Since the Supreme Court’s Citizens United decision two years ago, removing restrictions on political spending by businesses and unions, cries about the effect of money in politics have escalated. Many have asserted that businesses, with free rein to spend on politics, would funnel millions to the Republicans, leaving their opponents hopelessly outgunned.
It’s become such a popular theme that some accept this on faith, and some politicians wear claims, true or not, of being outspent like a badge of honor. But an analysis by The Wall Street Journal this month showed that corporate money is nearly evenly split between the two major parties — with slightly more going to Democrats — while political spending by labor unions, which goes almost exclusively to Democrats, has been greatly underestimated….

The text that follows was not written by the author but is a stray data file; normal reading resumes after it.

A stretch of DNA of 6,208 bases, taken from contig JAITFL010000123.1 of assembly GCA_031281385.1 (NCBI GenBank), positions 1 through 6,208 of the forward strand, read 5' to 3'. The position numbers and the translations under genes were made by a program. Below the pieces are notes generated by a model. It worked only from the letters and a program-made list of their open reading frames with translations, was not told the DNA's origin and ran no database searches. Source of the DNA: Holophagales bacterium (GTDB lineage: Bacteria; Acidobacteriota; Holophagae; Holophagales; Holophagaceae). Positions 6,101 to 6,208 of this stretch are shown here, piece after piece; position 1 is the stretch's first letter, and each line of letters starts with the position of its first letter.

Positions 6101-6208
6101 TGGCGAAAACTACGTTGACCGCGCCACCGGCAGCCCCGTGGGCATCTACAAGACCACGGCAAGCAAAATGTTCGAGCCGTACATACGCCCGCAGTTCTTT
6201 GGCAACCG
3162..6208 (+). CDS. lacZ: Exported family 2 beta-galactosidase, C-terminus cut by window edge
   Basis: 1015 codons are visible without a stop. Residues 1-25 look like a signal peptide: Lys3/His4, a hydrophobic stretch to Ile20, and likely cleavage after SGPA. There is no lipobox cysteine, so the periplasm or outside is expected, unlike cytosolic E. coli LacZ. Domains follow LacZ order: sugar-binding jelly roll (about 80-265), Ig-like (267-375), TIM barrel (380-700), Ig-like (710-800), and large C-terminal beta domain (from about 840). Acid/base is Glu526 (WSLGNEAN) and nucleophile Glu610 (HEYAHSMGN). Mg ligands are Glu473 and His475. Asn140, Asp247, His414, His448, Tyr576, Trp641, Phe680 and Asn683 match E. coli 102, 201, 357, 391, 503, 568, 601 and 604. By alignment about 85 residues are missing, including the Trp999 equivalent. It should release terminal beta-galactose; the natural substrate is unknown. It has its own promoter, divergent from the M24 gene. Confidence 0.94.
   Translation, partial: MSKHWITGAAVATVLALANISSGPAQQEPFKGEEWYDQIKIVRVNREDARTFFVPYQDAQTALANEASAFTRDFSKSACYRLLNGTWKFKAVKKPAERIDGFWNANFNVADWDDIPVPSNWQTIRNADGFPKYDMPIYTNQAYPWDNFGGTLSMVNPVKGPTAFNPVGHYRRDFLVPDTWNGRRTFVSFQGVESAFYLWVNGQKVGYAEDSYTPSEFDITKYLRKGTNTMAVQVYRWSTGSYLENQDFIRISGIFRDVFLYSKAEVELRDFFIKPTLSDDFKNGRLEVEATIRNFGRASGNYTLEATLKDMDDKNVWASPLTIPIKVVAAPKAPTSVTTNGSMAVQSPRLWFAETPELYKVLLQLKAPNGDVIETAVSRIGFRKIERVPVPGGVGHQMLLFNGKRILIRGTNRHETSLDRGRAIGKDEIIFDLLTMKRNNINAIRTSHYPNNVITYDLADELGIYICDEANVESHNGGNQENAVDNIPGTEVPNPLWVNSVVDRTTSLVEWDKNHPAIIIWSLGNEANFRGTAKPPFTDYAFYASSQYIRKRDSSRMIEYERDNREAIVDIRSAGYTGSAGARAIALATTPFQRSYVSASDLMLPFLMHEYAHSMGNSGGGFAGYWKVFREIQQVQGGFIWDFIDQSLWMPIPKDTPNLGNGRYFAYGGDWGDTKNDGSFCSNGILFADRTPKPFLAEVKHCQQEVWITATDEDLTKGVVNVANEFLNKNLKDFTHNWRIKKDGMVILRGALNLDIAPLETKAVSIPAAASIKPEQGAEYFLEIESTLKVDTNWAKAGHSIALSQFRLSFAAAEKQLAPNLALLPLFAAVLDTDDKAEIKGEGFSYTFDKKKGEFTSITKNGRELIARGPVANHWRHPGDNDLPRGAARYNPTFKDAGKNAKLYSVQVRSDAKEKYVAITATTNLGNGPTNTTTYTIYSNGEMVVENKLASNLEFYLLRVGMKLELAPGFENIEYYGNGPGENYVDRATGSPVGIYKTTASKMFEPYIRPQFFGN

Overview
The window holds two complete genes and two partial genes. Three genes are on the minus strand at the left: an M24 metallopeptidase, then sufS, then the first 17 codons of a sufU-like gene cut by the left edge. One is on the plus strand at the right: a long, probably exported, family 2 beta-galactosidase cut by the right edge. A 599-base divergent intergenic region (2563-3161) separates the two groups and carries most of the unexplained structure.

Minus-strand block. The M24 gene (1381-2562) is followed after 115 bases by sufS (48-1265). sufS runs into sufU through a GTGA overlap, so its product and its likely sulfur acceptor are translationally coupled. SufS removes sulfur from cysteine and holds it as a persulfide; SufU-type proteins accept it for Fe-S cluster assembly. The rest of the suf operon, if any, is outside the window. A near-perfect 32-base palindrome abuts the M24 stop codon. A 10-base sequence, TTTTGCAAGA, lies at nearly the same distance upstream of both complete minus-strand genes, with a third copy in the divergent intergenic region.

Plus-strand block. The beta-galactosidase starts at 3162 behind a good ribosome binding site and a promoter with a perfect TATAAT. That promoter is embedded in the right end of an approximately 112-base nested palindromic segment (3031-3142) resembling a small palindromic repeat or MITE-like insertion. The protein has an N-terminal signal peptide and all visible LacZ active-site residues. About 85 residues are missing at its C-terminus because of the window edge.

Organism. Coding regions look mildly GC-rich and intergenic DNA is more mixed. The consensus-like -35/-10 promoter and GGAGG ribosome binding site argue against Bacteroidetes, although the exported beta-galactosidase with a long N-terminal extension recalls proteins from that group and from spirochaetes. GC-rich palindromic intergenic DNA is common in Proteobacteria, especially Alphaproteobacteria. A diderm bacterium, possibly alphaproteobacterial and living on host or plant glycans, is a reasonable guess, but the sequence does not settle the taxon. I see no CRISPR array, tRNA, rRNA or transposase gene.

Where governors have tried to intervene in this cozy relationship, the unions have spent huge sums to defend the status quo. Assisted by extra dues assessments in Ohio and million-dollar-plus outside infusions from national unions, unions contributed a large portion of the $42.2 million spent in Ohio to repeal Senate Bill 5, which would have curbed collective-bargaining for public employees.
There always will be money in politics; what should be required is full disclosure of who’s giving what, so that voters can make up their own minds about who is trying to influence them. But for unions and the beneficiaries of their spending to pretend as though they’re not part of the big-money game is simply false.
— Distributed by The Associated Press